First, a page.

An example embodiment of a process 500 for controlling location detection will now be described in further detail with reference to the flowchart illustrated in FIG. 5. Example reference will further be made to the preceding figures, without limitation. In some example embodiments, instructions for execution of the process 500 that FIG. 5 describes can be stored in the memory 330 and executed by the microcontroller system 325 of the offender monitor 100. As discussed above, process 500 can comprise an executable embodiment of the location detection engine 333 maintained on the memory 330.

At block 510 of process 500, the offender monitor 100 is turned on, for example during initial installation and setup or following full battery depletion/recharge or battery replacement.

At block 520 of process 500, the offender monitor 100 refreshes its configuration parameters, including monitoring parameters, alarms, and constraints. The offender monitor 100 can send a message to the server 210 requesting transmission of the parameters, or the parameters can be retrieved from the memory 330 upon power up, for example. Thus, if the network 205 is not available, the offender monitor 100 can utilize locally stored parameters, which may have been downloaded previously.

At inquiry block 530 of process 500, the accelerometer 311 (or other orientation detector) acquires orientation information and sends the resulting signals to the microcontroller system 325. The microcontroller system 325 determines and evaluates the orientation of the offender, including whether the offender is in a reclined or horizontal position.

If the offender is not reclined and is in an upright position, then at inquiry block 540, the microcontroller system 325 determines whether the signals from the accelerometer 311 indicate that the offender is walking (or running) with a step rate that is greater than a specified threshold. The threshold can be officer-selected or may be preset, for example as 50, 100, 150, or 200 steps per minute or some other appropriate value.

If the offender is deemed to be moving in excess of the specified number of steps per minute, then at block 560, the microcontroller system 325 prompts the GPS receiver 350 (or another embodiment of a location detector, which may utilize signal strength, triangulation, or another appropriate approach as discussed above) to take a location reading.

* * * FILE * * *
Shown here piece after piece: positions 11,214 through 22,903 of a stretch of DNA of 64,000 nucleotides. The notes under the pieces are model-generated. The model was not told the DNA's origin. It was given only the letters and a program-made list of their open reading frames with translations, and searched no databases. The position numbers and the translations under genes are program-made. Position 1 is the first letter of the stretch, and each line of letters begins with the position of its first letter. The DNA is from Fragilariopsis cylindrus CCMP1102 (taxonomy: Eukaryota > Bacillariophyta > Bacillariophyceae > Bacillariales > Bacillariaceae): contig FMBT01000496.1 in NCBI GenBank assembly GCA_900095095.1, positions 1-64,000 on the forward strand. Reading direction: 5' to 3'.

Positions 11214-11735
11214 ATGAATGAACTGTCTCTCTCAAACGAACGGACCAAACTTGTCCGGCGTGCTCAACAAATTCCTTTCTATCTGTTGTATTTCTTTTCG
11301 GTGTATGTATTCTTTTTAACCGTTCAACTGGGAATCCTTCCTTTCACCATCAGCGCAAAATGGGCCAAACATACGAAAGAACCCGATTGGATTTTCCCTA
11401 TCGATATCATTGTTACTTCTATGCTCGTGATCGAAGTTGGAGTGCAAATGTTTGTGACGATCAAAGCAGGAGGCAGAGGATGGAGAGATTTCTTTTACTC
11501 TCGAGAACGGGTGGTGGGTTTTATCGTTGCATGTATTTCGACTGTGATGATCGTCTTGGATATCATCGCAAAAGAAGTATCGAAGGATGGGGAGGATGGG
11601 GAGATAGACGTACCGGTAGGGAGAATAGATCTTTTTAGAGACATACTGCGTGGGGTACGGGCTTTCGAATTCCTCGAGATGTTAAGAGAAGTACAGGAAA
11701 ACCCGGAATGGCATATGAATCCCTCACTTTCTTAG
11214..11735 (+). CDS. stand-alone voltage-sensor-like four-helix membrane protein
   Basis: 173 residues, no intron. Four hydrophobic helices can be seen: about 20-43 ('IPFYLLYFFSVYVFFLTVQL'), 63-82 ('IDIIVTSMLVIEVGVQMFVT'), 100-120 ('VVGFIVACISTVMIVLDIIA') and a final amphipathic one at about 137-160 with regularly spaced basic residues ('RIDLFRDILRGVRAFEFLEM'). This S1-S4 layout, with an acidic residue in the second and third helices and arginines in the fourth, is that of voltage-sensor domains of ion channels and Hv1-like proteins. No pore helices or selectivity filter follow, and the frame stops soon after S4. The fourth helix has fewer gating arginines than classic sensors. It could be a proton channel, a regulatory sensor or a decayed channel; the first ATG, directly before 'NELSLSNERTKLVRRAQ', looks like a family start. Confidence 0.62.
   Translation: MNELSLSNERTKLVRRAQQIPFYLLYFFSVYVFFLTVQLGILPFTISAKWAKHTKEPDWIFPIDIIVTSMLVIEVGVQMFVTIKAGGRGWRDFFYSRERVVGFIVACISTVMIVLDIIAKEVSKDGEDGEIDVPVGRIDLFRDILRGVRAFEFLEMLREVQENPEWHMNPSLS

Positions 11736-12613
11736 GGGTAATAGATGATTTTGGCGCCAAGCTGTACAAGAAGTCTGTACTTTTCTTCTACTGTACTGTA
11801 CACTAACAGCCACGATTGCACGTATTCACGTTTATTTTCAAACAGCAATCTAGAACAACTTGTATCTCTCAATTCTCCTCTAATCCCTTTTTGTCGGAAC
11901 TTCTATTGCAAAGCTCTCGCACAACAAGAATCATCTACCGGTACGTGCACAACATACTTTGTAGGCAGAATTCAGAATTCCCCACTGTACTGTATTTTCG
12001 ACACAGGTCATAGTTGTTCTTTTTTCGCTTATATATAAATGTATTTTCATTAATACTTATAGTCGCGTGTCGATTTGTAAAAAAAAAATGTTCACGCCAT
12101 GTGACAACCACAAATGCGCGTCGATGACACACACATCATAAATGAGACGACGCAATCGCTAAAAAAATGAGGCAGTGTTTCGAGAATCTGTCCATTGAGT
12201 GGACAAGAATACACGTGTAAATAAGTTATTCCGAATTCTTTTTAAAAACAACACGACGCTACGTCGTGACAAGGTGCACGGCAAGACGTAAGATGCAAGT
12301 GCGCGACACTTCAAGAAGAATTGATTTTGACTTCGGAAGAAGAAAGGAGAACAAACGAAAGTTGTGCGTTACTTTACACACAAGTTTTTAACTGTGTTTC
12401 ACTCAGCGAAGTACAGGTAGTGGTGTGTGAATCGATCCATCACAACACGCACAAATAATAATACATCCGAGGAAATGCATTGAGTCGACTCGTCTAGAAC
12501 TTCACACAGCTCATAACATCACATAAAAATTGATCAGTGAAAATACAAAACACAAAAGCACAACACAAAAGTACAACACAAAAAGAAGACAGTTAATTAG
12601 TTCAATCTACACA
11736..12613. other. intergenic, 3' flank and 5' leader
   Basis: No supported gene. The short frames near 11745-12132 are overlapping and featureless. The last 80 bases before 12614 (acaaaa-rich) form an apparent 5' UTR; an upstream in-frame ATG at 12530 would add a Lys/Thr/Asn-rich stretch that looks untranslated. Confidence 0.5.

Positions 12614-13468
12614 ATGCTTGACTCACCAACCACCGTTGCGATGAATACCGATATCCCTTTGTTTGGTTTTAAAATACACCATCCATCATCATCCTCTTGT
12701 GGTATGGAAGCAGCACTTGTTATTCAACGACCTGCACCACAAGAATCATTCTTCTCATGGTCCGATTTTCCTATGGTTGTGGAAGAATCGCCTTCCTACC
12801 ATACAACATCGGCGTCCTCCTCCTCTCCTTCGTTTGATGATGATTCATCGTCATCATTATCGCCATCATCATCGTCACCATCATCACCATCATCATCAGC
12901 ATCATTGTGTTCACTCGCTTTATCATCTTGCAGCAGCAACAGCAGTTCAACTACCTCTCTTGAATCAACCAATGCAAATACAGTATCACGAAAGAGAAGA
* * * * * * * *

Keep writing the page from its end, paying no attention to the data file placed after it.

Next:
At block 580, process 500 waits a designated amount of time before looping back to block 530 to iterate and decide whether to take another location reading. That time may be 60 seconds or some other appropriate amount of time. In the case of a wait time at block 580 of 60 seconds, the offender monitor 100 has a base location-reading interval of 60 seconds and may effectively lengthen that interval (or decrease reading frequency) by skipping readings.

If execution of inquiry block 530 results in a determination that the offender is horizontal or reclined (for example lying down), then process 500 branches from block 530 to inquiry block 550, rather than to block 540 as discussed above. Process 500 also branches to inquiry block 550 from a negative determination at block 540.

At inquiry block 550, the microcontroller system 325 determines whether the signals from the accelerometer 311 indicate that the offender is riding in a vehicle. Reduction of reading frequency may be warranted if the offender is reclined in bed. However, if the offender is reclined in a moving vehicle, maintaining a relatively high reading frequency would often be appropriate. Accordingly, if the determination at inquiry block 550 is positive, then block 560 executes and a location reading is taken as discussed above. Meanwhile, if execution of block 550 results in a determination that the reclined offender is not in a vehicle, then the location reading is skipped at block 570.

In some example embodiments, the microprocessor 325 maintains a continuous step-count process based on input from the accelerometer 311. For example, the microcontroller system 325 can count offender steps between location acquisitions. That is, the microcontroller system 325 can count the number of steps the offender has taken since the last location acquisition. If that step count exceeds a threshold, then the microcontroller system 325 can initiate a location acquisition, even if the accelerometer 311 indicates the offender is reclined. And as long as the step count is below the threshold, the microcontroller system 325 can determine whether to initiate a location acquisition using logic relating to whether the offender is reclining or in a vehicle.

From skipping the location reading at block 570, process 500 waits according to the time interval at block 580 and then iterates as discussed above.

In some embodiments, the microcontroller system 325 practices the logic of process 500 for transfer of acquired location readings from the offender monitor 100 to the server 210. In such an embodiment, transmission of one or more (or a batch) of location readings can be substituted at block 560 for the action of taking a location reading. Additionally, the wait time interval of block 580 can be extended, for example by an appropriate multiple of the location-reading wait time interval discussed above.

Technology for controlling location detection has been described. From the description, it will be appreciated that embodiments of the present technology overcome limitations of the prior art. Those skilled in the art will appreciate that the present technology is not limited to any specifically discussed application or implementation and that the embodiments described herein are illustrative and not restrictive. From the description of the exemplary embodiments, equivalents of the elements shown therein will suggest themselves to those skilled in the art, and ways of constructing other embodiments of the present technology will appear to practitioners of the art.